The archetypal coming of age tale.
The best films, and I mean the VERY best films (think Star Wars, Back to the Future, Indiana Jones) are truly timeless. Stand By Me comfortably deserves to be mentioned in the same breath.
Like all those films, Stand By Me does not take place in the present which means it will never become dated. What sets it apart from other period films though, is while the costumes and soundtrack are straight out of the 50s, the actual storyline could be plucked from any era. Boys, girls, men, women, the elderly – everybody can relate to endless summer adventures, friends you will never forget, bullies, camping and growing up.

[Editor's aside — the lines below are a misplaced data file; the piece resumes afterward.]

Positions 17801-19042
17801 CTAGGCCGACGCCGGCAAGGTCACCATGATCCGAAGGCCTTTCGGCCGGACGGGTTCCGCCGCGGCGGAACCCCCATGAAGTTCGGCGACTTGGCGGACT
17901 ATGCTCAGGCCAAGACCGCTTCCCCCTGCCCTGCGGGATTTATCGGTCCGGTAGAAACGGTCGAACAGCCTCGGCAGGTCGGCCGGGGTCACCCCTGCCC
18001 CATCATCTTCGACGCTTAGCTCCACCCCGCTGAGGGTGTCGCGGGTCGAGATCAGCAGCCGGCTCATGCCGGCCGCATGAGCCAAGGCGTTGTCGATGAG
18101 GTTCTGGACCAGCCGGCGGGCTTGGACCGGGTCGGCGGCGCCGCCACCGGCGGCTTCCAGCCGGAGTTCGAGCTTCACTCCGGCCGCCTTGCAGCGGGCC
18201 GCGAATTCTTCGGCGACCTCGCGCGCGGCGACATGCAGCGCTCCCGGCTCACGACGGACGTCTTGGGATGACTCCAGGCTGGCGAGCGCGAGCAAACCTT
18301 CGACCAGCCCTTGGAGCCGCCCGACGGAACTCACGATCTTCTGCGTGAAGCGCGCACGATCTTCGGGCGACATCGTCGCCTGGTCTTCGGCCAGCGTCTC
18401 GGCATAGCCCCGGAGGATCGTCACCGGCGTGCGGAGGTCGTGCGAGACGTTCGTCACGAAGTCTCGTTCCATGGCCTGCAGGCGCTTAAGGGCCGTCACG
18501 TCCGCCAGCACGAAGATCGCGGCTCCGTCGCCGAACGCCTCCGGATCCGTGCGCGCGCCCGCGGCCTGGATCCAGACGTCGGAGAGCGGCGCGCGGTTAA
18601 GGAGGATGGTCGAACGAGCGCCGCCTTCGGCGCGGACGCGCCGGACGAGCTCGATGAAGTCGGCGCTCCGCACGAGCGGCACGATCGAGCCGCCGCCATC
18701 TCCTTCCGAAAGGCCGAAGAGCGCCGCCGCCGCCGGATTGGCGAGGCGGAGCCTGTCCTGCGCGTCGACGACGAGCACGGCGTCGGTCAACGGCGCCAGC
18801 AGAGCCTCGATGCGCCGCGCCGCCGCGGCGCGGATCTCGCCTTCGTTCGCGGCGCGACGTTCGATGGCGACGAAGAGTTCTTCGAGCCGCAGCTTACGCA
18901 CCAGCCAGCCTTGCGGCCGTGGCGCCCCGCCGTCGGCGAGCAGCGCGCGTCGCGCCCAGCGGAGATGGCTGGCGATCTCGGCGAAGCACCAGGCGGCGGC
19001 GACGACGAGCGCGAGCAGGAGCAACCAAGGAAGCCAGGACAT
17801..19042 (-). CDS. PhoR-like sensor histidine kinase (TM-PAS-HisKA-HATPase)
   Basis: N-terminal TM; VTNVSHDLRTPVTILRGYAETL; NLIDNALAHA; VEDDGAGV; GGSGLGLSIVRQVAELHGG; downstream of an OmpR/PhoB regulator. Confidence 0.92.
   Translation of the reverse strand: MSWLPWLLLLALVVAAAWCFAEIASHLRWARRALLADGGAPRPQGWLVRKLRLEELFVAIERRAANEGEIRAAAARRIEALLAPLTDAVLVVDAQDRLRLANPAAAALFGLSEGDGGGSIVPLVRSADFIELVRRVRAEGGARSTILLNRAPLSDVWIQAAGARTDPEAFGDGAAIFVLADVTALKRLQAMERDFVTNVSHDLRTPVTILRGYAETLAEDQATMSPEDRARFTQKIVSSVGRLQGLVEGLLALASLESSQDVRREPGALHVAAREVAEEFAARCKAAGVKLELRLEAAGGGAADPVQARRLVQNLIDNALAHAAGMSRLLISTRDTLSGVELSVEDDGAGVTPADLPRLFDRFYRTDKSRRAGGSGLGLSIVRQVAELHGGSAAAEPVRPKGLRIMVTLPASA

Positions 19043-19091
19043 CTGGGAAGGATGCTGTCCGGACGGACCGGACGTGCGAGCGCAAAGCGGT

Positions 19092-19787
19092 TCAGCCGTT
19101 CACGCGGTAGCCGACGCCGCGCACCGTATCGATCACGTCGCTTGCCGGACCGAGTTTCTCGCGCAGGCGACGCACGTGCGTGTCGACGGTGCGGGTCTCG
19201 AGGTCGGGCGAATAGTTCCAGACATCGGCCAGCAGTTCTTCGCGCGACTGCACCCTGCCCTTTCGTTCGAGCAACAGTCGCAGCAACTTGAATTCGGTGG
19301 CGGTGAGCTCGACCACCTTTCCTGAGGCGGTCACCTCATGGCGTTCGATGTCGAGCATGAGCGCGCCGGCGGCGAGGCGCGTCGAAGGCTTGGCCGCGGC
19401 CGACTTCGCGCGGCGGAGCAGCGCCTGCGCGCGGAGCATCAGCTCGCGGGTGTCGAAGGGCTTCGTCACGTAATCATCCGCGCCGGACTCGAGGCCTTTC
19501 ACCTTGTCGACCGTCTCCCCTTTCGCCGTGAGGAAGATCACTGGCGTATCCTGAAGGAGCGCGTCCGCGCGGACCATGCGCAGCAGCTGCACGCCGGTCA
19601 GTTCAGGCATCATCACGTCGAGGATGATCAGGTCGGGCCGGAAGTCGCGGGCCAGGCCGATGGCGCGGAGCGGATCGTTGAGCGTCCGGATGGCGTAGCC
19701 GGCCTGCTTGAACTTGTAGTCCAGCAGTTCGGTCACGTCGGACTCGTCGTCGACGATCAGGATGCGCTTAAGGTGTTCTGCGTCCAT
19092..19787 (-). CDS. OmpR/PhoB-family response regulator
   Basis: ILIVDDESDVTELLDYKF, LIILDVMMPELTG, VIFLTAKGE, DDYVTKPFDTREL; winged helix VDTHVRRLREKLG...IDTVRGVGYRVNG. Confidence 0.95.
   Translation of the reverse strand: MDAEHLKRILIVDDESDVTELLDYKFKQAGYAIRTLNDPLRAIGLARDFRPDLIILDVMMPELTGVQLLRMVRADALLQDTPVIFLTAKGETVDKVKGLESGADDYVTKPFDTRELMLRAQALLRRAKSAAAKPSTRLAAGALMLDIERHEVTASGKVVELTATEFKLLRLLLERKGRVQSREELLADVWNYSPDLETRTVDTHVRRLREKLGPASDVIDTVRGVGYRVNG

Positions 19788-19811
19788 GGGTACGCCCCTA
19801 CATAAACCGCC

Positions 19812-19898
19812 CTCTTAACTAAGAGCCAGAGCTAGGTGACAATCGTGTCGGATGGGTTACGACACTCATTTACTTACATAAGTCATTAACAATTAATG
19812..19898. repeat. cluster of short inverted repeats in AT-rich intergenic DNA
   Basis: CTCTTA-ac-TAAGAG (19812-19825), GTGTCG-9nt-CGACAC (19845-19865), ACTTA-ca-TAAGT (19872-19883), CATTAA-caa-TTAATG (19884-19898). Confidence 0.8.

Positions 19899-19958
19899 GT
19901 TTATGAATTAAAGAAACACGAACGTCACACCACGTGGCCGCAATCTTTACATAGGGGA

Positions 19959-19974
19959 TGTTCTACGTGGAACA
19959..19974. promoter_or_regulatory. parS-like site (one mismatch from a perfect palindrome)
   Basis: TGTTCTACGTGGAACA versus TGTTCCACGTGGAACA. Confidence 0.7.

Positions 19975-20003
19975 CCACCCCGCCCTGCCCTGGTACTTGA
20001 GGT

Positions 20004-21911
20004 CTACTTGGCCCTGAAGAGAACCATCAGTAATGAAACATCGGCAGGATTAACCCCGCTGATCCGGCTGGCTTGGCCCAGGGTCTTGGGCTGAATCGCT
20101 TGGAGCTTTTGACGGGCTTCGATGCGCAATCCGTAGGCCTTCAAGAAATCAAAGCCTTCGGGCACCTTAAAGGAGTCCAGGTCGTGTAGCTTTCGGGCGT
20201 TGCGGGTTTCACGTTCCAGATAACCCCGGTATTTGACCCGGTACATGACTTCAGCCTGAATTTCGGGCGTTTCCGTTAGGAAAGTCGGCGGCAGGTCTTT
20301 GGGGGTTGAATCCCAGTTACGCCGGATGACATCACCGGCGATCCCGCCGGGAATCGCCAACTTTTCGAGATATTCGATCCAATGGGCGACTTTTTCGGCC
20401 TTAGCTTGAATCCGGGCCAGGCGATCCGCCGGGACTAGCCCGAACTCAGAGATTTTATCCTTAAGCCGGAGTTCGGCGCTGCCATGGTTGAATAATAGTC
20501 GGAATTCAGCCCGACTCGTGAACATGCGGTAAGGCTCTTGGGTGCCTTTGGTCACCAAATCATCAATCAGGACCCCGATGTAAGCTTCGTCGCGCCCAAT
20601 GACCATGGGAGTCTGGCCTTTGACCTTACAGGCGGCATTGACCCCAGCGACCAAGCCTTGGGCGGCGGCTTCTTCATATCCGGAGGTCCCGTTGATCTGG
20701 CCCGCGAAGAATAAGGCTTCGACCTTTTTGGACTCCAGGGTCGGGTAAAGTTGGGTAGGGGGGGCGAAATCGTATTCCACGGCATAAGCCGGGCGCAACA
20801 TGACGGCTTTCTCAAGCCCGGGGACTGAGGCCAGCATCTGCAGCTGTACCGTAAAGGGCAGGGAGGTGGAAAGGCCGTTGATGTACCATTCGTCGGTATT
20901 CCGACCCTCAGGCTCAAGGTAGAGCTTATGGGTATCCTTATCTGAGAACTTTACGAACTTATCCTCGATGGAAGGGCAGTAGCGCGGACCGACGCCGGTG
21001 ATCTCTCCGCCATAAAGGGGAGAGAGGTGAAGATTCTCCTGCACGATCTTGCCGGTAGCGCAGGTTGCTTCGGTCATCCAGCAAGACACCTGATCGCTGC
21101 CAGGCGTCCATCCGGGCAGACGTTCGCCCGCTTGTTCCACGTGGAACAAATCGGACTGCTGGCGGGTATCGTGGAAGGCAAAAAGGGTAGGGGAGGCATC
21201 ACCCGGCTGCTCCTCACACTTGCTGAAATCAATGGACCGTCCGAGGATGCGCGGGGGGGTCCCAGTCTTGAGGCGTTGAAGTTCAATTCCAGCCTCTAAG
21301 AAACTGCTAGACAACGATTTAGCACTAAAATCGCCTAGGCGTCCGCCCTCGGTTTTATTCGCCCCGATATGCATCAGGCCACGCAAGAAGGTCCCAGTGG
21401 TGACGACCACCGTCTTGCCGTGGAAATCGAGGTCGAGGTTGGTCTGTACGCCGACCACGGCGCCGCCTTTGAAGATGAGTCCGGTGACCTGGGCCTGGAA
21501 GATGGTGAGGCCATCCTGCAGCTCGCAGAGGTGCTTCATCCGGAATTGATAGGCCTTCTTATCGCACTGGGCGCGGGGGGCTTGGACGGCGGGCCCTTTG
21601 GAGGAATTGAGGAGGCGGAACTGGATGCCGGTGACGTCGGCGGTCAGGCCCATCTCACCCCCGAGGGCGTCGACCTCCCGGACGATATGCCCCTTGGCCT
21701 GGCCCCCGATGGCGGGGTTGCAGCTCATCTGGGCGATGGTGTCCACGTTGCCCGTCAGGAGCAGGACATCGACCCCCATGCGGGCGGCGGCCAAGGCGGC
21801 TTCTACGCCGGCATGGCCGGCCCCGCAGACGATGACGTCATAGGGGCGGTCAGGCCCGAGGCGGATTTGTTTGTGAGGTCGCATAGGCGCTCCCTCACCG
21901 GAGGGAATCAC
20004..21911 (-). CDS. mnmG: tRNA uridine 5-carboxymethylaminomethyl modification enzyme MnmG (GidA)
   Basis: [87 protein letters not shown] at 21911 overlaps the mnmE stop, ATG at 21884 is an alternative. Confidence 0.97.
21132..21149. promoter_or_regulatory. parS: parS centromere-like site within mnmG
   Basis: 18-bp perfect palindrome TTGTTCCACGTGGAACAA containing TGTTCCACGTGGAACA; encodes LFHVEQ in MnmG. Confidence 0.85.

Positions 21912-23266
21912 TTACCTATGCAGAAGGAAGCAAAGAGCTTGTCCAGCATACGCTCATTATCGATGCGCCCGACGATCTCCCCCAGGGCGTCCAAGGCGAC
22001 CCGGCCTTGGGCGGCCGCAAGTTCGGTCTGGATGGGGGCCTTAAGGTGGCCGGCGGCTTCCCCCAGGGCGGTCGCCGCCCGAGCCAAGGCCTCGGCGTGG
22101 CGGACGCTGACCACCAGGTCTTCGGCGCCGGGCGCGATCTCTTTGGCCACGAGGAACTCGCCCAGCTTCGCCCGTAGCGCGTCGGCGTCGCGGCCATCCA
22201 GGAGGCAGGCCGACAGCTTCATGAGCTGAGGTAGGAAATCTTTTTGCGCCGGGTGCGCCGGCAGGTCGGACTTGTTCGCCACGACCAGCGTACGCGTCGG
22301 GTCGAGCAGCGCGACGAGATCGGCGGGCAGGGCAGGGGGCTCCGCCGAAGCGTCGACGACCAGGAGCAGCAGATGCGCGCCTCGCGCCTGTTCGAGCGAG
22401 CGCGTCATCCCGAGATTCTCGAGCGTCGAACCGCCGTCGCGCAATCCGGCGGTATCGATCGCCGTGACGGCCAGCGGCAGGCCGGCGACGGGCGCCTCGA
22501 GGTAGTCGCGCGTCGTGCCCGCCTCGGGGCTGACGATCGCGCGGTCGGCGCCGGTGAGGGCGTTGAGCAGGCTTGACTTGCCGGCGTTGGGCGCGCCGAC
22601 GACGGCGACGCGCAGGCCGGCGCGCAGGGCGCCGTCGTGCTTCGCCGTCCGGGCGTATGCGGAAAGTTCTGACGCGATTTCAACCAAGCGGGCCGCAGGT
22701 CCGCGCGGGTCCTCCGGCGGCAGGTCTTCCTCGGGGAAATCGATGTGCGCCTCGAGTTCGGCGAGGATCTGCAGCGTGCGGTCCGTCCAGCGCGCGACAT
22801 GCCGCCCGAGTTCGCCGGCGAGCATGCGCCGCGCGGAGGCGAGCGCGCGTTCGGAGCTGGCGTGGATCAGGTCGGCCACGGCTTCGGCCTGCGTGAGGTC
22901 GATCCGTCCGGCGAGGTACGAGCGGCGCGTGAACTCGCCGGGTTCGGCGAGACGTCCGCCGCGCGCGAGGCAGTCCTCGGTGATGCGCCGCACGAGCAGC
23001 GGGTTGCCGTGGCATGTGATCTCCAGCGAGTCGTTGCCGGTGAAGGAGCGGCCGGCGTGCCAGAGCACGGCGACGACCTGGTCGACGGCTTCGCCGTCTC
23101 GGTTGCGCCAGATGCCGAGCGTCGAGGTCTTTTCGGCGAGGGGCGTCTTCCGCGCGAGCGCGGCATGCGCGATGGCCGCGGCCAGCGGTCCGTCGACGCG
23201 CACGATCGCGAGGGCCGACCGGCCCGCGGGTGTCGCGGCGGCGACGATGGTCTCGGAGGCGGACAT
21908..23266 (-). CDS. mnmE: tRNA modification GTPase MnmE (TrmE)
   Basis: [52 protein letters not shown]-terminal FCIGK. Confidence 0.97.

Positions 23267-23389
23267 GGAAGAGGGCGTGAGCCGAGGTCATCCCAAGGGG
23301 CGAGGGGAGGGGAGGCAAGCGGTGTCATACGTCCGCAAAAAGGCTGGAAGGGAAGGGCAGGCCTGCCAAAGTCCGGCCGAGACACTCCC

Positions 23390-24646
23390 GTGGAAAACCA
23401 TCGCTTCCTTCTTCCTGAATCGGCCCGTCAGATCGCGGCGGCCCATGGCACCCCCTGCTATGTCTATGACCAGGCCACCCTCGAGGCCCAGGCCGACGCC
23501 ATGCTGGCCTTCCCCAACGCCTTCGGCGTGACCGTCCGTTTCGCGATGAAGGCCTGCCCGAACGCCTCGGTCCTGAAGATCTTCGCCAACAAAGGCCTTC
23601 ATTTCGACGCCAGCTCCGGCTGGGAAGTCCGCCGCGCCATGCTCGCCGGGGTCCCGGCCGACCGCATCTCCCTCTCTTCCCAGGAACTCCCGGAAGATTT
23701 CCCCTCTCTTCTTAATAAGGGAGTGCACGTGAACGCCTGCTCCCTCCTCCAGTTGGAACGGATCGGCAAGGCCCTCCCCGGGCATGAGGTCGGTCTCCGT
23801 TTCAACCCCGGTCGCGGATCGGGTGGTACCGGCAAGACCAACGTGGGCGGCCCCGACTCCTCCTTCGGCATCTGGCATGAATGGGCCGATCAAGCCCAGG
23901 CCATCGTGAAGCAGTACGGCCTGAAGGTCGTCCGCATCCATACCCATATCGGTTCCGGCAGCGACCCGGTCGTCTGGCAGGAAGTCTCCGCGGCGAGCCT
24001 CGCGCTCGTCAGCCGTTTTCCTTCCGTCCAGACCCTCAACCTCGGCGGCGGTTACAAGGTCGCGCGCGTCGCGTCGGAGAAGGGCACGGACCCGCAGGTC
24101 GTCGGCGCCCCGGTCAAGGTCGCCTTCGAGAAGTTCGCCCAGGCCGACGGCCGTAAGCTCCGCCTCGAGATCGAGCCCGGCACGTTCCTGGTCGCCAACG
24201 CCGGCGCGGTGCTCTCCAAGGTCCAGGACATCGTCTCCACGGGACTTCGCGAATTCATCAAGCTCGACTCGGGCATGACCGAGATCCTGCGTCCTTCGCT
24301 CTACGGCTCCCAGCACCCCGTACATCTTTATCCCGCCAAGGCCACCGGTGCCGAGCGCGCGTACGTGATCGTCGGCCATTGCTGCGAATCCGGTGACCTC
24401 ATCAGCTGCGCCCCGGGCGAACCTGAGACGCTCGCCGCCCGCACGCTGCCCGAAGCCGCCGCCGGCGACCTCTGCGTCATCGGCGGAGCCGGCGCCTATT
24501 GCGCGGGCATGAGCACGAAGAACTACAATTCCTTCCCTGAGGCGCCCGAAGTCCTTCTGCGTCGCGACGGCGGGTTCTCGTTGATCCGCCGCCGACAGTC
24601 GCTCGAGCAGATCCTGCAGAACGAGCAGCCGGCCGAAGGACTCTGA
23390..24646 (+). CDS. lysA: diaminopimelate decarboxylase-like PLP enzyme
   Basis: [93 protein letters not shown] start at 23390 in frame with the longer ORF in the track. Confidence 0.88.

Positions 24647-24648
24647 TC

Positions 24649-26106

These subjects have been covered endlessly in numerous mediums. People like Bruce Springsteen, Killers and Kevin Smith have made a career out of creating drama and romance from the humdrum melancholy of adolescence. I can’t think of any piece of work in any art form however that captures what it is to be young so perfectly as Stand By Me.
Coming from the pen of horror maestro Stephen King, you might expect the story of four young boys searching for a dead body to be dark or macabre. Stand By Me is neither. It is warm and entirely innocent, one of the only examples of sentimentality being used properly and not as a manipulative replacement for a genuine plot.
Endlessly quotable, brilliantly soundtracked and with a heartbreaking performance from River Phoenix, Stand By Me somehow feels like an epic journey a la Lord of the Rings despite clocking in at under an hour and a half.
Quite simply one of the finest films it has ever been my pleasure to watch.